Academic journal article Modern Journal of Language Teaching Methods

The Effect of Applying Back Translation Task (Btt) on Iranian Efl Learners' General Translation Ability

Academic journal article Modern Journal of Language Teaching Methods

The Effect of Applying Back Translation Task (Btt) on Iranian Efl Learners' General Translation Ability

Article excerpt


Back-translation is the process of translating a document that was translated from one language to another back to the original language. Back-translation is a mechanism that ensures that consent forms, surveys and other clinical trial documents are clear and accurate in the translated form. Introducing Translation Studies is among the few very best textbooks on translation studies that brings together translation theory and practice. In the book, Munday has done a superb job in presenting the myriad of up-to-date translation theories in a concise, lucid, and interesting manner. Its translation studies made easy, hence good for translation students, teachers, professional translators, or simply anyone who wants an introduction to the subject (Defeng Li, SOAS, UK).


Up until the second half of the twentieth century, western translation theory seemed locked in what George Steiner (1998: 319) calls a 'sterile' debate over the 'triad' of 'literal', 'free' and 'faithful' translation. The distinctio n between 'word-for-word' (i.e. 'literal') and 'sense-for-sense' (i.e. 'free') translation goes back to Cicero (first century BCE) and St Jerome (late fourth century CE) and forms the basis of key writings on translation in centuries nearer to our own. The 'theoretical' branch is divided into general and partial theories. By 'general', Holmes is referring to those writings that seek to describe or account for every type of translation and to make generalizations that will be relevant for translation as a whole. 'Partial' theoretical studies are restricted according to the parameters discussed below.

The other branch of 'pure' research in Holmes's map is descriptive . Descriptive translation studies (DTS) has three possible foci: examination of (1) the product, (2) the function and (3) the process:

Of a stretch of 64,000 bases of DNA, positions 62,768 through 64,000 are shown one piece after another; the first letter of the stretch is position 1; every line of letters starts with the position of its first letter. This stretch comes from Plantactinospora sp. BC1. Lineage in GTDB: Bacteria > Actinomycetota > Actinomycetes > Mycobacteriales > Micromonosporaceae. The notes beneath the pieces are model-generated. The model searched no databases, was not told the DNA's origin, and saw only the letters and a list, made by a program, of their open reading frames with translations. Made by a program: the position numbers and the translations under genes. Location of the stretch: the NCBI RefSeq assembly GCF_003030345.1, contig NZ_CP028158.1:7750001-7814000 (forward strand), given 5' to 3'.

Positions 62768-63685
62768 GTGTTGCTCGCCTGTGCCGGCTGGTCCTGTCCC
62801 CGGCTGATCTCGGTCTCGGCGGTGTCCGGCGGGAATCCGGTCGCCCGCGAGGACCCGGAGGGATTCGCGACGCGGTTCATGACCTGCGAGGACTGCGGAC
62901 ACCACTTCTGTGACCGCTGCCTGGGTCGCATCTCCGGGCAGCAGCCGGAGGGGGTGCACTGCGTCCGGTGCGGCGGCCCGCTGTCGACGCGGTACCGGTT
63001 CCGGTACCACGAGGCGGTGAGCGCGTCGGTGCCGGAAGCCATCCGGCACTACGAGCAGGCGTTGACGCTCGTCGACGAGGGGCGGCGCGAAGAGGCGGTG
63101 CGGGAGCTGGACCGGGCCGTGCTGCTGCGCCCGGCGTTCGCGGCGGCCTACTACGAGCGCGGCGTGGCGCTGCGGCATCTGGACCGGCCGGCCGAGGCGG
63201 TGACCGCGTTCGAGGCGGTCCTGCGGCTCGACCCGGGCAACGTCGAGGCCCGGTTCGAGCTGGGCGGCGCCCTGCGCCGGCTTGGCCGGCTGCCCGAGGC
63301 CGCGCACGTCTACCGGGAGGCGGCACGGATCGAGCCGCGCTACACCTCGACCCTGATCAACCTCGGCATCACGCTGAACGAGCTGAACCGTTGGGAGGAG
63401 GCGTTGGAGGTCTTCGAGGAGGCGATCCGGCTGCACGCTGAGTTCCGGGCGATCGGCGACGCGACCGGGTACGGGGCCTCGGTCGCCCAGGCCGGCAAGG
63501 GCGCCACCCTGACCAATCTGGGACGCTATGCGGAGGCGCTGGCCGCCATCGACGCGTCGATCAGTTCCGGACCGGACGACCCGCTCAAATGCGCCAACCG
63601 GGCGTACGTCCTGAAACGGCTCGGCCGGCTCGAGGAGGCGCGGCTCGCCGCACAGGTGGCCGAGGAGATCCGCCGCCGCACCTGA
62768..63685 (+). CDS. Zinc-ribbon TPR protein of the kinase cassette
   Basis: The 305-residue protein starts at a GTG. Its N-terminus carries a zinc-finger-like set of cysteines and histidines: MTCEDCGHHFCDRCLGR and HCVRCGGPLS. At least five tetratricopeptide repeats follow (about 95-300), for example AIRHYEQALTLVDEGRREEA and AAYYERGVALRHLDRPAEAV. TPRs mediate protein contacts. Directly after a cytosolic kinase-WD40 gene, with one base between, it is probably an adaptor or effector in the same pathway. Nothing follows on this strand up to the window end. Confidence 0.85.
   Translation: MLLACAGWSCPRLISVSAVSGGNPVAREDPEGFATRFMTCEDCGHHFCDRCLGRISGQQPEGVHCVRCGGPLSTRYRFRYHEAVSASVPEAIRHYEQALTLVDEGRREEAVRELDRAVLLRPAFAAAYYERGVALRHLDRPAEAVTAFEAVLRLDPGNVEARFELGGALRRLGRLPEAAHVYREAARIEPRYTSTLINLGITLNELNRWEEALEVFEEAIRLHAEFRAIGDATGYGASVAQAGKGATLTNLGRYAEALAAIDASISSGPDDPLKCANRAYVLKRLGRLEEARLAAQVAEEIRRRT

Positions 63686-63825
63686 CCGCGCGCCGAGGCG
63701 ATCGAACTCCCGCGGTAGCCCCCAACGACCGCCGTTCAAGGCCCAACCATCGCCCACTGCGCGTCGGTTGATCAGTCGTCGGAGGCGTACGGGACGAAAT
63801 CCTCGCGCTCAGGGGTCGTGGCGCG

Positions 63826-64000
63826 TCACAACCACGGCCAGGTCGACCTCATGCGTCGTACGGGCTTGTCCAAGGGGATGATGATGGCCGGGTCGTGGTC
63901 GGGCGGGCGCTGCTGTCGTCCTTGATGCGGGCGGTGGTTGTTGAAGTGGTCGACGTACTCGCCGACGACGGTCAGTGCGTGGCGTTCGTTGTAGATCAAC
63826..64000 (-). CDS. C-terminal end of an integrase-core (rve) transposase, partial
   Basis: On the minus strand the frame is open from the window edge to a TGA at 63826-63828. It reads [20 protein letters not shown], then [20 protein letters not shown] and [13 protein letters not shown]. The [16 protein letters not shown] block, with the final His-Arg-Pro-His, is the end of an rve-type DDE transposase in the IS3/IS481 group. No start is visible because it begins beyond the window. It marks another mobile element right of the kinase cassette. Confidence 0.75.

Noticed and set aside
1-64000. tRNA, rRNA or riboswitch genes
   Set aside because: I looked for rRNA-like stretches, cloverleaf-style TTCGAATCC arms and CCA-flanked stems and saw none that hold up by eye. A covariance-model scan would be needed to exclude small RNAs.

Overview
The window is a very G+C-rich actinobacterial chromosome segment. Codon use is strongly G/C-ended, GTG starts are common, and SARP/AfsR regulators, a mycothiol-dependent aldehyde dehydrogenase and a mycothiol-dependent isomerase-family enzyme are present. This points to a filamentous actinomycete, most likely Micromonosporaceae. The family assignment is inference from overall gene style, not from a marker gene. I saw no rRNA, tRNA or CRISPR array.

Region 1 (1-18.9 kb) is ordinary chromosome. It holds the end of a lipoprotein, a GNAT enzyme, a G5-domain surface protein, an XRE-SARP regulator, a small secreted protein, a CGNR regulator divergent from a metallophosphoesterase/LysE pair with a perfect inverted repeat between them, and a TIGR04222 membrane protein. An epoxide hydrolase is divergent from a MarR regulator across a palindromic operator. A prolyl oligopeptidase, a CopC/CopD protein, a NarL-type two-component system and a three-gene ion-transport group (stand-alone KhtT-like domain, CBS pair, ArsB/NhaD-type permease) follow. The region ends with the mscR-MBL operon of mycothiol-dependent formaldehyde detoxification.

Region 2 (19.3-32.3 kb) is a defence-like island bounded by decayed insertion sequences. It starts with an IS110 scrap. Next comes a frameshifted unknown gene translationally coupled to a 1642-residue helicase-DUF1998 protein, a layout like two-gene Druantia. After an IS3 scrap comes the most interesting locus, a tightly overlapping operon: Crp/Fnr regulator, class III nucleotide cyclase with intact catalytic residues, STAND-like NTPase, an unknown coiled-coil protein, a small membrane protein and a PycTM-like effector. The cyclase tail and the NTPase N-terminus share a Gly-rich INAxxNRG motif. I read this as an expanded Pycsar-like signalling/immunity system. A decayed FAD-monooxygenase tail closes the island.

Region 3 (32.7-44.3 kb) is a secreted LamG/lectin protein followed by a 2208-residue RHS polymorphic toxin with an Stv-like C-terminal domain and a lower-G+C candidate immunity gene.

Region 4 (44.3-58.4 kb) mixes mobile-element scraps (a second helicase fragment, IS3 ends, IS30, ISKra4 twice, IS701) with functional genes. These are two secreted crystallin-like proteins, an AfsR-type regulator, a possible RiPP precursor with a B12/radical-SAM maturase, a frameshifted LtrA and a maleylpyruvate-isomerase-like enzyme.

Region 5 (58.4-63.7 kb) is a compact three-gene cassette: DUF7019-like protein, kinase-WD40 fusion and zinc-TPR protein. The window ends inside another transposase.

(1) Product-oriented DT Sexamines existing translations. This can involve the description or analysis of a single ST - TT pair or a comparative analysis of several TTs of the same ST (into one or more TLs). These smaller-scale studies can build up into a larger body of translation analysis looking at a specific period, language or text/discourse type. Larger-scale studies can be either diachronic (following development over time) or synchronic (at a single point or period in time) and, as Holmes (p. 185) foresees, 'one of the eventual goals of product-oriented DTS might possibly be a general history of translations - however ambitious such a goal might sound at this time'.

(2) By function-oriented DTS, Holmes means the description of the 'function [of translations] in the recipient sociocultural situation: it is a study of contexts rather than texts'. Issues that may be researched include which books were translated when and where, and what influences they exerted. This area, which Holmes terms 'socio-translation studies' - but which would nowadays probably be called cultural-studies-oriented translation - was less researched at the time of Holmes's paper but is more popular in current work on translation studies.

3) Process-oriented DT Sin Holmes's framework is concerned with the psychology of translation, i.e. it is concerned with trying to find out what happens in the mind of a translator. Despite later work from a cognitive perspective including think-aloud protocols (where recordings are made of translators' verbalization of the translation process as they translate), this is an area of research which is only now being systematically analyzed. The results of DTS research can be fed into the theoretical branch to evolve either a general theory of translation or, more likely, partial theories of translation 'restricted' according to the subdivisions.


In 1978, in a brief appendix to the collected papers of the 1976 Louvain Colloquium on Literature and translation, Andre Lefevere (1978) proposed that the name Translation Studies Should be adopted for the discipline that the itself with "the problems raised by the Production and discipline of translation". …

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